Quality and accessible eye health services

Light for the World published the first ever Toolkit for the Management of Glaucoma in Sub-Saharan Africa, used to train eye health providers in glaucoma detection and treatment, and to simplify the management of glaucoma. The first of its kind, it contains guidelines to support ophthalmologists’ decision-making for appropriate glaucoma treatment.  

Based on this toolkit, we have trained nine ophthalmologists to specialise in glaucoma, 22 ophthalmologists have received glaucoma surgery training, and 118 general ophthalmologists have received glaucoma care training.

I enthusiastically salute the new Glaucoma toolkit! Let’s hope that with the toolkit now available to all, enough resources will be mobilised to initiate pilot glaucoma control projects in as many countries as possible.

Professor Daniel Etya’ale MD, former VISION 2020 Global Coordinator for Africa

“The toolkit includes practical steps for raising awareness among health workers and the community, as well as guidelines for establishment of a glaucoma service in the health system” says Dr. Wabulembo. “If implemented across different countries, the kit would provide important benchmarks in treatment protocols, equipment investments and human resource requirements.” 

Seven eye health departments were equipped with crucial infrastructure for glaucoma treatment and diagnosis. A permanent surgical simulation lab was set up at Addis Ababa University Hospital to host intensive glaucoma surgical trainings for 12 general ophthalmologists from all over Ethiopia and Mozambique. Three trainings completed in 2023, financed by Novartis XOVA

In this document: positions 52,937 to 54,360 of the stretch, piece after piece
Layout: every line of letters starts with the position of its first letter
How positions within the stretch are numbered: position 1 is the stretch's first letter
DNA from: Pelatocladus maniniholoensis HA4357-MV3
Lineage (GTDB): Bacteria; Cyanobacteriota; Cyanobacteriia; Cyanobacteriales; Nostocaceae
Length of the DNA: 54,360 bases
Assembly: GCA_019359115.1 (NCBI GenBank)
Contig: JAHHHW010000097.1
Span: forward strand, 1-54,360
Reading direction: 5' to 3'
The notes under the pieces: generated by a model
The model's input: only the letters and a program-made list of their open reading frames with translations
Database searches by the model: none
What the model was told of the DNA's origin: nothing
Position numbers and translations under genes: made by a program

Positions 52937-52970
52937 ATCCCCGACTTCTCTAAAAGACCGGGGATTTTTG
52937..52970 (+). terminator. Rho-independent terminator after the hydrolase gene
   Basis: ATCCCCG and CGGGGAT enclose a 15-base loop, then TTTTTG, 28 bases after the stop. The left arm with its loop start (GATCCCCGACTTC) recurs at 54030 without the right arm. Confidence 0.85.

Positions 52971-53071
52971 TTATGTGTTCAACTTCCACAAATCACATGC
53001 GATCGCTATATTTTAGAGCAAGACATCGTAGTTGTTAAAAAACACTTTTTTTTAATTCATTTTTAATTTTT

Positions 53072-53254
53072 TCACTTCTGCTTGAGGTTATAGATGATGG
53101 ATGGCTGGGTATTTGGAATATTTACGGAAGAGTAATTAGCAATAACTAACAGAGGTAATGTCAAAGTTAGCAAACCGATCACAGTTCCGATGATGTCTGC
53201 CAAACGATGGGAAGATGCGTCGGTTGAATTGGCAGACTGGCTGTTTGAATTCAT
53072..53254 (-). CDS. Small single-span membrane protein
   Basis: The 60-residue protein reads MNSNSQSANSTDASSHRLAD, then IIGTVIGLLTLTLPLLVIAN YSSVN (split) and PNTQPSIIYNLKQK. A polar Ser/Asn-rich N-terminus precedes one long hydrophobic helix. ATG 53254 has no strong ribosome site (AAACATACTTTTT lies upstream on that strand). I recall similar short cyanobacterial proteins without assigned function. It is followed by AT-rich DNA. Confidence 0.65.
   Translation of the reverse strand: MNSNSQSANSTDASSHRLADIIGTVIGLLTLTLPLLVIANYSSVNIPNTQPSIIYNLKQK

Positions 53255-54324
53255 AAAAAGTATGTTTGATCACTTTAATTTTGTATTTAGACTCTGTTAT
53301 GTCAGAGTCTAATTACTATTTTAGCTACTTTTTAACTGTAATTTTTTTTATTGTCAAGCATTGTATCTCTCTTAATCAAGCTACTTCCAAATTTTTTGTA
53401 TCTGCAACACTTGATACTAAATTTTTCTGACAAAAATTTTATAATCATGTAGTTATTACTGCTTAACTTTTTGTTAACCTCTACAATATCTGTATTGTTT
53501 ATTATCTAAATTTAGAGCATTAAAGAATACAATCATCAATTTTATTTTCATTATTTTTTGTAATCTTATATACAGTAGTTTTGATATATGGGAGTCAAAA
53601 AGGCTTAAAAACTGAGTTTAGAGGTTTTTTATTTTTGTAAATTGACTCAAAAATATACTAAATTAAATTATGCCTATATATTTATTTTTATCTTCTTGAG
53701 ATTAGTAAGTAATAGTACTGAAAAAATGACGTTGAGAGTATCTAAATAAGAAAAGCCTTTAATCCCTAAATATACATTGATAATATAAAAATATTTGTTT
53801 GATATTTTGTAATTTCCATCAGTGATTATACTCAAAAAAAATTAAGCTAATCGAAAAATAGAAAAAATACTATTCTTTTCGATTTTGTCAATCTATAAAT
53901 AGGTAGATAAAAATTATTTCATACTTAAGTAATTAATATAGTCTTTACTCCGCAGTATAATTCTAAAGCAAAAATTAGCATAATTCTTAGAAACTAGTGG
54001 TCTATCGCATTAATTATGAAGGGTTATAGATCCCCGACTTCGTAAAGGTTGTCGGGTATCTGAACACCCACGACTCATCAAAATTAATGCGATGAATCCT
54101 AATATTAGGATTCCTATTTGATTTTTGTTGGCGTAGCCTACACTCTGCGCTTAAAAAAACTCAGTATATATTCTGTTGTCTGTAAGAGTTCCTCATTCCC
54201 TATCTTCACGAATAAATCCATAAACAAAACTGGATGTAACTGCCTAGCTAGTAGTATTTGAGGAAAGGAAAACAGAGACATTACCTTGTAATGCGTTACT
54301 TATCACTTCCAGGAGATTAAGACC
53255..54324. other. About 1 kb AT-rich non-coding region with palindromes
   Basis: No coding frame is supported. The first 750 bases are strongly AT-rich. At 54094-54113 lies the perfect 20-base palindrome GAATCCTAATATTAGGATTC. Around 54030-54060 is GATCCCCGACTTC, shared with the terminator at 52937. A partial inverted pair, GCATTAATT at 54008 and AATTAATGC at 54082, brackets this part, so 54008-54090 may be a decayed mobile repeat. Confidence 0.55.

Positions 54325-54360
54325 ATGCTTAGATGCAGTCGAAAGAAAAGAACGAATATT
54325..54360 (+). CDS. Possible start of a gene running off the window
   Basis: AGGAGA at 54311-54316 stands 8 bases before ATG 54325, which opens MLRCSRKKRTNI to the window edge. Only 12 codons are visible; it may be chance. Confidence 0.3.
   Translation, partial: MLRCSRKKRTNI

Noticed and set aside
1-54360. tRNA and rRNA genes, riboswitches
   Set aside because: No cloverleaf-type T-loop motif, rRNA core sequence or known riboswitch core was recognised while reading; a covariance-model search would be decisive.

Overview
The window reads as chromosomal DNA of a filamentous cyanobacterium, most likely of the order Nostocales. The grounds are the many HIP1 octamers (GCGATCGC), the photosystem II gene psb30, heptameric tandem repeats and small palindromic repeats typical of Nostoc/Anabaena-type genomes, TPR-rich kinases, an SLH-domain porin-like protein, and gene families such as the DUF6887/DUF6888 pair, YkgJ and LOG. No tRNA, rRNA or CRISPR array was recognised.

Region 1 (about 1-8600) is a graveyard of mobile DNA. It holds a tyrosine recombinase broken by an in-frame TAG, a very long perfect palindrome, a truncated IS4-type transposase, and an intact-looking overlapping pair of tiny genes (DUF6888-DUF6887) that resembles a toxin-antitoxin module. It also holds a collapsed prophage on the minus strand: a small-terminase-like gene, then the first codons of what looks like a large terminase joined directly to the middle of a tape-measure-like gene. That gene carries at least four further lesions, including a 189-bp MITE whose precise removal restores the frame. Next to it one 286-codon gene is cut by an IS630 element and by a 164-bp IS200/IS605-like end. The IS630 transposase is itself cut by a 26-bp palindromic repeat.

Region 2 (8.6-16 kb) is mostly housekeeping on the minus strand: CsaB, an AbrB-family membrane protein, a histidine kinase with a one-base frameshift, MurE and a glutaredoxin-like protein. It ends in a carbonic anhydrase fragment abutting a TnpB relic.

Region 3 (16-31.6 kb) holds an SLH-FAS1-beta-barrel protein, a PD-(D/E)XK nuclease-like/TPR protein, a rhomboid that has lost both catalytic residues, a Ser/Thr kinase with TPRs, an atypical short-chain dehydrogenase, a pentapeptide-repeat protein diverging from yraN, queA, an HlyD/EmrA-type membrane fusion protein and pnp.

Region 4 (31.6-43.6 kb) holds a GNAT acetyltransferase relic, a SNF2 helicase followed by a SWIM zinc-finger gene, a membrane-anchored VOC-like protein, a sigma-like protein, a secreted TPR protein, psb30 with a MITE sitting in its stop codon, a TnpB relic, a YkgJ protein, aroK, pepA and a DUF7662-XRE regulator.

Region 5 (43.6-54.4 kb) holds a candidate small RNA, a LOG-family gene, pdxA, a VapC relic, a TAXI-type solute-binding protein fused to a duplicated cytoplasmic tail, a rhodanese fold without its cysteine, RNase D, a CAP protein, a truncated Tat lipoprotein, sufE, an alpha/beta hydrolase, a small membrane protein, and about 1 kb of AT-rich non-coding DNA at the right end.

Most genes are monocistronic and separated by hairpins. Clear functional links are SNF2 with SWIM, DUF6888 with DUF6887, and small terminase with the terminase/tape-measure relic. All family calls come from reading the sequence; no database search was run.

Finally, we targeted health authorities, as well as the general public, to raise awareness about the effects of glaucoma. We worked alongside each National Eye Health Programme, as well as national ophthalmological societies, to create accessible information on glaucoma.

A school girls is sitting at a desk, wearing a red shirt, after she received glaucoma treatment. Her teacher stands next to her, wearing a dark green t-shirt.
Berenice Imelda’s teacher noticed she was having difficulty reading and writing in school. After several visits to hospital, she was supported by Light for the World and long-term treatment for advanced glaucoma was prescribed at Yalgado Ouedraogo University Hospital Centre in Burkina Faso. Berenice Imelda has regained her confidence. She is now able to play with her friends, loves to cook and attends an inclusive school.

Working in partnership with the Ministry of Health, we endeavor to reach out to outlying districts. That is our main approach – trying to reach those that are difficult to reach.

Dr. Geoffrey Wabulembo

Glaucoma treatment and management: creating sustainable change

Together with our partners, we have worked hard to lay the groundwork for equitable and sustainable quality glaucoma treatment and care

In the coming years we plan to enhance glaucoma management by strengthening expertise and improving access to eye health services in Burkina Faso, Ethiopia and Mozambique, with efforts expanded to Uganda. 

We hope to further promote and roll out the Glaucoma Toolkit and to build sustainable local expertise on glaucoma within East Africa, working closely with national, regional and international ophthalmological associations and eye health networks to create sustainable change. 

“Light For the World’s approach is successful because of the collaborative and consultative approach in all undertakings of improving glaucoma management,” says Dr. Wabulembo.

If you are interested in partnering with us to expand our glaucoma programme – including a glaucoma fellowship programme and World Glaucoma Week awareness raising and treatment campaigns – get in contact with Dr. Geoffrey Wabulembo.

Geoffrey Wabulembo

Expert on Eye Health & Neglected Tropical Diseases